Unicode, formally The Unicode Standard,The formal version reference is is an information technology standard for the consistent encoding, representation, and handling of text expressed in most of the world's writing systems. The standard, ...

U+220E) is sometimes called a ''halmos''.
In 2005, Halmos and his wife Virginia funded the Euler Book Prize, an annual award given by the Mathematical Association of America for a book that is likely to improve the view of mathematics among the public. The first prize was given in 2007, the 300th anniversary of Leonhard Euler's birth, to John Derbyshire for his book about Bernhard Riemann and the Riemann hypothesis
In mathematics, the Riemann hypothesis is the conjecture that the Riemann zeta function has its zeros only at the negative even integers and complex numbers with real part . Many consider it to be the most important unsolved problem in pu ...

: Prime Obsession.The Mathematical Association of America's Euler Book Prizeretrieved 2011-02-01. In 2009 George Csicsery featured Halmos in a documentary film also called ''I Want to Be a Mathematician''.

Books by Halmos

Books by Halmos have led to so many reviews that lists have been assembled. *1942. ''Finite-DimensionalVector Spaces
In mathematics and physics, a vector space (also called a linear space) is a set whose elements, often called '' vectors'', may be added together and multiplied ("scaled") by numbers called '' scalars''. Scalars are often real numbers, but ...

''. Springer-Verlag.
*1950. ''Measure Theory
In mathematics, the concept of a measure is a generalization and formalization of geometrical measures (length, area, volume) and other common notions, such as mass and probability of events. These seemingly distinct concepts have many simil ...

''. Springer Verlag.
*1951. ''Introduction to Hilbert Space
In mathematics, Hilbert spaces (named after David Hilbert) allow generalizing the methods of linear algebra and calculus from (finite-dimensional) Euclidean vector spaces to spaces that may be infinite-dimensional. Hilbert spaces arise naturally ...

and the Theory of Spectral Multiplicity''. Chelsea.
*1956. ''Lectures on Ergodic Theory''. Chelsea.
*1960. '' Naive Set Theory''. Springer Verlag.
*1962. ''Algebraic Logic''. Chelsea.
*1963. ''Lectures on Boolean Algebras''. Van Nostrand.
*1967. ''A Hilbert Space Problem Book''. Springer-Verlag.
*1973. (with Norman E. Steenrod, Menahem M. Schiffer, and Jean A. Dieudonne)''How to Write Mathematics''

American Mathematical Society. *1978. (with V. S. Sunder). ''Bounded Integral Operators on L² Spaces''. Springer Verlag *1985. ''I Want to Be a Mathematician''. Springer-Verlag. *1987. ''I Have a Photographic Memory''. Mathematical Association of America. *1991. ''Problems for Mathematicians, Young and Old'', Dolciani Mathematical Expositions, Mathematical Association of America. *1996. ''Linear Algebra Problem Book'', Dolciani Mathematical Expositions, Mathematical Association of America. *1998. (with Steven Givant). ''Logic as Algebra'', Dolciani Mathematical Expositions No. 21, Mathematical Association of America. *2009. (posthumous, with Steven Givant), ''Introduction to Boolean Algebras'', Springer.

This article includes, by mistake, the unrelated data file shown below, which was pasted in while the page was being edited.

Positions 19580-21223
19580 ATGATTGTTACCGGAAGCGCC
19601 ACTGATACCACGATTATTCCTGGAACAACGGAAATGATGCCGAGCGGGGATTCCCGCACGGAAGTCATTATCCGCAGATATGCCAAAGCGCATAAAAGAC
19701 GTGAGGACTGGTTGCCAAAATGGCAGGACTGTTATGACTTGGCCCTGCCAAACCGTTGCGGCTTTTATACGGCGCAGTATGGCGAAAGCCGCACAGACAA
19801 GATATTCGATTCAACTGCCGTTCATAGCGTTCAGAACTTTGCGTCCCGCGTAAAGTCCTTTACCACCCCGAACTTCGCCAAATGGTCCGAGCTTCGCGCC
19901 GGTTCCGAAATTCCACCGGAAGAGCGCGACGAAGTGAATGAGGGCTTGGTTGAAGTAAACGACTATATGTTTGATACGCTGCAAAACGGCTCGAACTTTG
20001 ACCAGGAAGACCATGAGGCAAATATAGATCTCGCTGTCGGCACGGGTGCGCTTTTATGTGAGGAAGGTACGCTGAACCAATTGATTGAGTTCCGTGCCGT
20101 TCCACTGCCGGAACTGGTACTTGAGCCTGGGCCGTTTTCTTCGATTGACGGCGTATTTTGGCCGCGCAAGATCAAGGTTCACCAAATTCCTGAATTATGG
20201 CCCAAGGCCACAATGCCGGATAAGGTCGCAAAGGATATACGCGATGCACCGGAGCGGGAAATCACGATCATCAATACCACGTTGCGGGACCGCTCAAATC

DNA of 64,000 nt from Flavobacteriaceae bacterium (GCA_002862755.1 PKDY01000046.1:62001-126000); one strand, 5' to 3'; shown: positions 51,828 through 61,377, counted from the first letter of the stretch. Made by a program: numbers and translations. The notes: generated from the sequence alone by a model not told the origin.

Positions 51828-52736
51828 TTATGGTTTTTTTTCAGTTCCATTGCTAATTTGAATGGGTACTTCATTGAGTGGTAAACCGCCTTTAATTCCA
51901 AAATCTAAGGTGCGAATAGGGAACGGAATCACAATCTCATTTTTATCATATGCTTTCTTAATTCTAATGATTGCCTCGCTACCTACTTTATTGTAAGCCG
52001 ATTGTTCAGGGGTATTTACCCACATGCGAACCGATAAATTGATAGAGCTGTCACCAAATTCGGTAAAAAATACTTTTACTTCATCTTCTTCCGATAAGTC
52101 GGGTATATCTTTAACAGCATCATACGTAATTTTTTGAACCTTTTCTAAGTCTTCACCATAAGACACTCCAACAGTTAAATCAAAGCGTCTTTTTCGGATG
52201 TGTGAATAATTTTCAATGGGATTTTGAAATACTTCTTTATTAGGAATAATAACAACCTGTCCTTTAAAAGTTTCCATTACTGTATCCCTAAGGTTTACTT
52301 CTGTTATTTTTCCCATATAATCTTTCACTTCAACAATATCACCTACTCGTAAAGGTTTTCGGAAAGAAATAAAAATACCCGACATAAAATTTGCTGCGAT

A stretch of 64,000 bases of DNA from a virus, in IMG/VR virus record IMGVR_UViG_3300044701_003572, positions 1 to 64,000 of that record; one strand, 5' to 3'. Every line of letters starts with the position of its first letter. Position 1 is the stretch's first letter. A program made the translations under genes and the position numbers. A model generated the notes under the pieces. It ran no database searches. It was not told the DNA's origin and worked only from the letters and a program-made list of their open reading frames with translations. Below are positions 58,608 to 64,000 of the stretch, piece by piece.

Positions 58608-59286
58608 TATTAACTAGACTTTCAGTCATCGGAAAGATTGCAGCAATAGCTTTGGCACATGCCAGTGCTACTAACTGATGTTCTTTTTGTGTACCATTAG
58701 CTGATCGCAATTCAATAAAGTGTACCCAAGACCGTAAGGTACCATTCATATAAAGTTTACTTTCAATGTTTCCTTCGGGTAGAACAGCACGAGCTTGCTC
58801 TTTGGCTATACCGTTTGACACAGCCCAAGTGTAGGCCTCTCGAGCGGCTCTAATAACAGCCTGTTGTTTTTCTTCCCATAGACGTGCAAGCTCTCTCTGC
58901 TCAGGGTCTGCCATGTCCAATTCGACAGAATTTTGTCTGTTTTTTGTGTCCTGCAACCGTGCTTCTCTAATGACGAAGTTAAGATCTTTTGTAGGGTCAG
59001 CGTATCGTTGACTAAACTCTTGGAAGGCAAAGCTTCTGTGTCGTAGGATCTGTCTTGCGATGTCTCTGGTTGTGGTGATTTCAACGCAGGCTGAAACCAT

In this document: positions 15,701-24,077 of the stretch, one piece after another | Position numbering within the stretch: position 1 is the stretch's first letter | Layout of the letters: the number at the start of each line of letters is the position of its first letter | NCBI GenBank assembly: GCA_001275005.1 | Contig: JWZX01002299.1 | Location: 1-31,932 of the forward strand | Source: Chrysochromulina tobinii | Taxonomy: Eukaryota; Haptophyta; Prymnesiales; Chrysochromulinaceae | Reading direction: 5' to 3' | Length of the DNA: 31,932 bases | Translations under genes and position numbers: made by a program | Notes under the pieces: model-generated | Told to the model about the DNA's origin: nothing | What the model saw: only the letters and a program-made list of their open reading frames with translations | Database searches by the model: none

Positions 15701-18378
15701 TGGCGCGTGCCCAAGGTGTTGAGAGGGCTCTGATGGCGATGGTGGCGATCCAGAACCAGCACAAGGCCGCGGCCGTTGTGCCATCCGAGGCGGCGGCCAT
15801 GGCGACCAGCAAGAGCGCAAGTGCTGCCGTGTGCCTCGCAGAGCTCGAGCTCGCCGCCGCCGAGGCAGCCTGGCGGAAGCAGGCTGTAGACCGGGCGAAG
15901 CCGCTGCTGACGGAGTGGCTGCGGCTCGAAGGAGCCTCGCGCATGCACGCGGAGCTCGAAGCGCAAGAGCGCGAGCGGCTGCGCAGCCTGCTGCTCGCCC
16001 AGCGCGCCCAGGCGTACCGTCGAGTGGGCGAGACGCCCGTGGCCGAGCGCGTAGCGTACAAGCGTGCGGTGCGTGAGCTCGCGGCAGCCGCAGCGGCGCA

See also

* Crinkled arc * Commutator subspace * Invariant subspace problem * Naive set theory * Criticism of non-standard analysis *The Martians (scientists)
"The Martians" ( hu, "A marslakók") is a term used to refer to a group of prominent Hungarian scientists (mostly, but not exclusively, physicists and mathematicians) of Jewish descent who emigrated from Europe to the United States in the early ha ...

Notes

References

* Includes a bibliography of Halmos's writings through 1991. * * *External links

*"Paul Halmos: A Life in Mathematics"

Mathematical Association of America (MAA)

Finite-Dimensional Vector Spaces

"Examples of Operators" a series of video lectures on operators in Hilbert Space given by Paul Halmos during his 2-week stay in Australia, Briscoe Center Digital Collections

{{DEFAULTSORT:Halmos, Paul 1916 births 2006 deaths 20th-century American mathematicians Algebraists American logicians American people of Hungarian-Jewish descent American statisticians Donegall Lecturers of Mathematics at Trinity College Dublin Functional analysts Hungarian emigrants to the United States Hungarian Jews 20th-century Hungarian mathematicians Indiana University faculty Jewish American scientists Mathematical analysts Measure theorists Operator theorists Probability theorists Set theorists University of Chicago faculty University of Illinois Urbana-Champaign alumni University of Michigan faculty The American Mathematical Monthly editors